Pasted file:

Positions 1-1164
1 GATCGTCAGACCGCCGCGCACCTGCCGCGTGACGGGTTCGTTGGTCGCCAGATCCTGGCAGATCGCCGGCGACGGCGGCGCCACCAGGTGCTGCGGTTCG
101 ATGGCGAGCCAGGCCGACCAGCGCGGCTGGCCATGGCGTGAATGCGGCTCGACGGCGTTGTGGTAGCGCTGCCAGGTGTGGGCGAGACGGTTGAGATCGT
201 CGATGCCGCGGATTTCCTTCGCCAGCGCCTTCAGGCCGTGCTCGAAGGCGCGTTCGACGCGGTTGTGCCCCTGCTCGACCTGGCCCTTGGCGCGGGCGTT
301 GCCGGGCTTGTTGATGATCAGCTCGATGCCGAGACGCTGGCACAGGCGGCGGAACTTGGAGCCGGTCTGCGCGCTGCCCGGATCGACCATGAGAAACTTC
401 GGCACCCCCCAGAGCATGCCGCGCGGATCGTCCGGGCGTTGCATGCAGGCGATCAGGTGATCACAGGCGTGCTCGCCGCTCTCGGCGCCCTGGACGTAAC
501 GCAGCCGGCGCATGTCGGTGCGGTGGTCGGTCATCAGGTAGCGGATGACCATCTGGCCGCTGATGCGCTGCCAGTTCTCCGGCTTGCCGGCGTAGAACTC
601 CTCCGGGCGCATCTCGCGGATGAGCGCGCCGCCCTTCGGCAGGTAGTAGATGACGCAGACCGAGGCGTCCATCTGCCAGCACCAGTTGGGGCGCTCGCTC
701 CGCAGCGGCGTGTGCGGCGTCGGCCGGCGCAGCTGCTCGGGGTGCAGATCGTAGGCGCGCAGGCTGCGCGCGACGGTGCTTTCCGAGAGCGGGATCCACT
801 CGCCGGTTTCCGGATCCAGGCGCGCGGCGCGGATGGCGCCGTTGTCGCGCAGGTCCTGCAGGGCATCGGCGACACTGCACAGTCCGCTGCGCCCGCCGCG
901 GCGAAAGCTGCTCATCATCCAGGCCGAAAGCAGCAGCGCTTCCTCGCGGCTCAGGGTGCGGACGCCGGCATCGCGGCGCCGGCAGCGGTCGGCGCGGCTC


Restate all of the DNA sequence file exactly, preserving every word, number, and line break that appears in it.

Positions 1-1164
1 GATCGTCAGACCGCCGCGCACCTGCCGCGTGACGGGTTCGTTGGTCGCCAGATCCTGGCAGATCGCCGGCGACGGCGGCGCCACCAGGTGCTGCGGTTCG
101 ATGGCGAGCCAGGCCGACCAGCGCGGCTGGCCATGGCGTGAATGCGGCTCGACGGCGTTGTGGTAGCGCTGCCAGGTGTGGGCGAGACGGTTGAGATCGT
201 CGATGCCGCGGATTTCCTTCGCCAGCGCCTTCAGGCCGTGCTCGAAGGCGCGTTCGACGCGGTTGTGCCCCTGCTCGACCTGGCCCTTGGCGCGGGCGTT
301 GCCGGGCTTGTTGATGATCAGCTCGATGCCGAGACGCTGGCACAGGCGGCGGAACTTGGAGCCGGTCTGCGCGCTGCCCGGATCGACCATGAGAAACTTC
401 GGCACCCCCCAGAGCATGCCGCGCGGATCGTCCGGGCGTTGCATGCAGGCGATCAGGTGATCACAGGCGTGCTCGCCGCTCTCGGCGCCCTGGACGTAAC
501 GCAGCCGGCGCATGTCGGTGCGGTGGTCGGTCATCAGGTAGCGGATGACCATCTGGCCGCTGATGCGCTGCCAGTTCTCCGGCTTGCCGGCGTAGAACTC
601 CTCCGGGCGCATCTCGCGGATGAGCGCGCCGCCCTTCGGCAGGTAGTAGATGACGCAGACCGAGGCGTCCATCTGCCAGCACCAGTTGGGGCGCTCGCTC
701 CGCAGCGGCGTGTGCGGCGTCGGCCGGCGCAGCTGCTCGGGGTGCAGATCGTAGGCGCGCAGGCTGCGCGCGACGGTGCTTTCCGAGAGCGGGATCCACT
801 CGCCGGTTTCCGGATCCAGGCGCGCGGCGCGGATGGCGCCGTTGTCGCGCAGGTCCTGCAGGGCATCGGCGACACTGCACAGTCCGCTGCGCCCGCCGCG
901 GCGAAAGCTGCTCATCATCCAGGCCGAAAGCAGCAGCGCTTCCTCGCGGCTCAGGGTGCGGACGCCGGCATCGCGGCGCCGGCAGCGGTCGGCGCGGCTC